Wait. He jerked his head up out of his hooves. This isn’t only about comparing memories. The other guard had mistakenly said they found something. What was it they found and where would they have found it?

Thinking back, Sweet Leaf had also said she wished “he” had left it alone. Who is this “he” pony? Or changeling?

A chill ran down his body and he froze. He had no idea if the city guards really were guards. His eyes snapped to the frosted windows on either side of the door.

I can’t even tell where they’re taking me! Sweet Leaf from his dream flashed into his mind. What if the dream was trying to tell me something?! I can leave still, Lieutenant Steel never locked the door. I could… but if I did…

I’ll be waiting for you.

Roast’s panic deflated as that wonderful, damned, love-filled smile entered his mind’s eye. He refused to believe the last thing she said to him was a lie. Even if these were changelings taking him away, he’d trust her.

She said she would be waiting and he would go to the ends of Equestria for her. She knew something he didn’t and, somehow, she knew it would end up okay. If it had to do with changelings, then she’d know what to do when they met again. But if it wasn’t…

Then he needed to be ready.

Now think. What do you know about Firefly? What could she have that they would be looking for? A cocoon, maybe? There’s not a lot of room for one of those in the building. Is there something smaller they could be looking for?

His eyebrows shot up. Crystals. They could be looking for crystals. At least they’re safe under—

Roast’s mouth dropped as surprise was replaced by dread. Oh no. Oh please, Celestia no. I never took Sweet’s crystals out of my desk. They don’t need a spell to tell she’s a changeling if they… if they have proof.

His eyes squeezed tight as bile crept into his throat. He tried to focus on anything but the day’s seemingly inevitable conclusion.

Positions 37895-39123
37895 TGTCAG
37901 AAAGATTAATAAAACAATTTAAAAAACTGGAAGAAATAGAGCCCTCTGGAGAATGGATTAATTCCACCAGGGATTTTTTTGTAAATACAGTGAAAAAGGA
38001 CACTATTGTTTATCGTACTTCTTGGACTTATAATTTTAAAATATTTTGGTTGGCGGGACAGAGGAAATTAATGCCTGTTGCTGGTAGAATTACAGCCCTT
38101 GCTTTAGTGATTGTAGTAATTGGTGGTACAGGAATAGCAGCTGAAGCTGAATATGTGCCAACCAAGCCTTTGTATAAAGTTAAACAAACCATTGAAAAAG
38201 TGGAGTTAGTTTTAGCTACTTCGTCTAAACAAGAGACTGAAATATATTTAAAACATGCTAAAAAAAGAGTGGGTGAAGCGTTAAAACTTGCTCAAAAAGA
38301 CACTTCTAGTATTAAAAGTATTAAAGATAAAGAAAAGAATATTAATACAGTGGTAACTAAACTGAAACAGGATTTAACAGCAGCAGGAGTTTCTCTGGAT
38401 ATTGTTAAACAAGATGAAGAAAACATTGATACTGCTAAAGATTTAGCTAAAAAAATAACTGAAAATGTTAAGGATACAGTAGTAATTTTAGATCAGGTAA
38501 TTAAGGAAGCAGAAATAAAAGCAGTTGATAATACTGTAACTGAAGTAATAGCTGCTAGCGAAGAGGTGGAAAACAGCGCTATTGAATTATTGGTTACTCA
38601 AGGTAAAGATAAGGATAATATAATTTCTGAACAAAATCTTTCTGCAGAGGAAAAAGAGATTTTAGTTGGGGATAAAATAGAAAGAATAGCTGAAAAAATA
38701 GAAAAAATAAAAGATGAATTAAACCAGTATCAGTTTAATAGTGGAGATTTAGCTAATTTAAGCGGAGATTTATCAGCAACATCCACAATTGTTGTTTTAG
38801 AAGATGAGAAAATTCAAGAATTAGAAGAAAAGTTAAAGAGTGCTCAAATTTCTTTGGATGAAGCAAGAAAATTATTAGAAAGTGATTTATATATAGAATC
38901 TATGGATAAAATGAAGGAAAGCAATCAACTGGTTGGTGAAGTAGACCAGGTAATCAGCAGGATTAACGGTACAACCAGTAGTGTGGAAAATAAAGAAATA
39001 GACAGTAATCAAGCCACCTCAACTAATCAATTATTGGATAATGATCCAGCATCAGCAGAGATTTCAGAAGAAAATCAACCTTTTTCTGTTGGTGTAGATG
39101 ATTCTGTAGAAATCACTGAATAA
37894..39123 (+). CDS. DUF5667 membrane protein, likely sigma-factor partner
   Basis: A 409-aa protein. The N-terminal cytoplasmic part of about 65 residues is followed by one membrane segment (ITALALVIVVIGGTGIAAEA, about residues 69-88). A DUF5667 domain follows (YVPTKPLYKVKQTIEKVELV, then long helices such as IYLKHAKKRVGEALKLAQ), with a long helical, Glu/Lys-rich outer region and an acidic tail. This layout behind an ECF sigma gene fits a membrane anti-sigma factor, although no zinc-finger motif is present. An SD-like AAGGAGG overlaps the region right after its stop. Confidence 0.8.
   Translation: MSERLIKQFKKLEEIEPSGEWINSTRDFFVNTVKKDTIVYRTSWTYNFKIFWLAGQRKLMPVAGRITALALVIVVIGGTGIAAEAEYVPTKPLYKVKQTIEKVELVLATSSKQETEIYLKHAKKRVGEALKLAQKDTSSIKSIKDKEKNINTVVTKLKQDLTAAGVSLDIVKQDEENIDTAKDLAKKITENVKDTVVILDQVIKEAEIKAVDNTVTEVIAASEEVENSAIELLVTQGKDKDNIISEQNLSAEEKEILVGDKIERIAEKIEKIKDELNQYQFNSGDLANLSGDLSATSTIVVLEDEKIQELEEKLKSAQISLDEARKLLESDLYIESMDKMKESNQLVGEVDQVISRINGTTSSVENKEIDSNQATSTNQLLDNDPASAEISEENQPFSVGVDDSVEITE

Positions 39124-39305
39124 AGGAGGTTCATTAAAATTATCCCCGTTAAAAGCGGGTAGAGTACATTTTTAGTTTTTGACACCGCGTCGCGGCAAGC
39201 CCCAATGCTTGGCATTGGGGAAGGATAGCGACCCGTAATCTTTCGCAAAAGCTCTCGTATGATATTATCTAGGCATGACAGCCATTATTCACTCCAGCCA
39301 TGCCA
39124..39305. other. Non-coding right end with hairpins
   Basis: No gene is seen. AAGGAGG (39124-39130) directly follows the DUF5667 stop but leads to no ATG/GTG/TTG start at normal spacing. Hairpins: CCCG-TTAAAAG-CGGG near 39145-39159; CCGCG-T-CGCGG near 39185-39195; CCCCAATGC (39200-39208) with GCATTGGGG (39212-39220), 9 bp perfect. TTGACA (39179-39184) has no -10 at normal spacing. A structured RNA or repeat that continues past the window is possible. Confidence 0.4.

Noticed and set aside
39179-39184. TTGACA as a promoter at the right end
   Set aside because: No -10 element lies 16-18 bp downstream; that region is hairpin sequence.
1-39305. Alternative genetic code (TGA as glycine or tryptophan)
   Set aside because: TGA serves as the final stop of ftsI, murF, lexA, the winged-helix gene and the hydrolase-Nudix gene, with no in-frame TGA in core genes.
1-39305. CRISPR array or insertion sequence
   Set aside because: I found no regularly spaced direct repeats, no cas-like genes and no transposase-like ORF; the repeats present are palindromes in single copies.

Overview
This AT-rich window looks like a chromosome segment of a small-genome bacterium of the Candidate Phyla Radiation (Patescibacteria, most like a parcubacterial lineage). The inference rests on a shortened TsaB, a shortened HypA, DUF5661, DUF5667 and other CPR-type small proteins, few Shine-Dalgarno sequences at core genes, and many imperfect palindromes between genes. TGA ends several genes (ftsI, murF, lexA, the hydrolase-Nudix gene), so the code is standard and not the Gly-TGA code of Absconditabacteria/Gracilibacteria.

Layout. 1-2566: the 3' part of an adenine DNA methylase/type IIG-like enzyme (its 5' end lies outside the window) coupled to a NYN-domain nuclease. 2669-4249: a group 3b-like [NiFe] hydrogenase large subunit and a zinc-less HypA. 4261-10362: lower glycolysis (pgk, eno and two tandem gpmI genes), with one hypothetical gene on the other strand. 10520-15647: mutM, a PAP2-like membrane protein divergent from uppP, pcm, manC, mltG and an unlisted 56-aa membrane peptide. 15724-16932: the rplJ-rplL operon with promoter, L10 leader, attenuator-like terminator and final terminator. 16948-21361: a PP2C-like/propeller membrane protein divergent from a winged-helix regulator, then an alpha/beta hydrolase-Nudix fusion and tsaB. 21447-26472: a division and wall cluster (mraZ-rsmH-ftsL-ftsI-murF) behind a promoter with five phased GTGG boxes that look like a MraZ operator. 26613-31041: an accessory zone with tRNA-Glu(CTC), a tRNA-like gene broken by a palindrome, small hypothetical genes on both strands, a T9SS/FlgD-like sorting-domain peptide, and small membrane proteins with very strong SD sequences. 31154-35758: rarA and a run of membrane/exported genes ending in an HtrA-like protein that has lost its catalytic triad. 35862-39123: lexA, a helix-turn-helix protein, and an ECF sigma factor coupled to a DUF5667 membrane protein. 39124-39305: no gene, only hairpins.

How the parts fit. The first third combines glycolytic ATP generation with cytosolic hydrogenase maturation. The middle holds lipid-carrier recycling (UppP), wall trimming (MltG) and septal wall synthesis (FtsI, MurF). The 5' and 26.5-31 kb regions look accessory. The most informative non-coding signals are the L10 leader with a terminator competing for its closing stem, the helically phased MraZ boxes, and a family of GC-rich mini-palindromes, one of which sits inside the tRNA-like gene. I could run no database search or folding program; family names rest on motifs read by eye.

After a few moments, his nausea began to wane. Soon he was left staring at the floor, swaying with the carriage’s bumps and turns.

Maybe I’m wrong. They might not find them or maybe they’re not even looking for love crystals. There could be things other changelings left behind that Firefly didn’t. Even so, she had to have a plan for this.

If she didn’t… Roast didn’t want to even entertain the idea.

Roast was jerked out of his thoughts as the carriage quickly pulled to a stop. After a long moment of silence, the sound of muffled voices outside caught his attention as they grew louder near the door. A shadow passed by one of the right windows and the door clicked open, revealing a white guard in city armor.

“Mister Roast?” The unicorn asked, peering in at him.

“Yes?”

“Thank you for coming with us. If you could step out and follow me, I’ll show you inside.”

Roast nodded and climbed down the two steps, standing on the cobblestone road. He turned and watched as the guard closed the door behind him and loudly tapped the carriage twice.

“You all are good to go!” the guard called out and the ponies at the front drew the carriage away.

As the carriage moved out of the way, Roast saw the front of the large brick guard station. He remembered the place from the only time he had to report vandalism at the cafe a couple years ago.

Today was going to be a lot different from then.

“Please follow me, sir.”

Roast merely nodded again and walked behind the guard through the station’s wooden double doors. Inside was a reception window straight ahead and a couple rows of seating on either side of the room. Only a few ponies were waiting, one with a magazine in her hoof, another magicking a coffee cup to his mouth, but all seemed listless.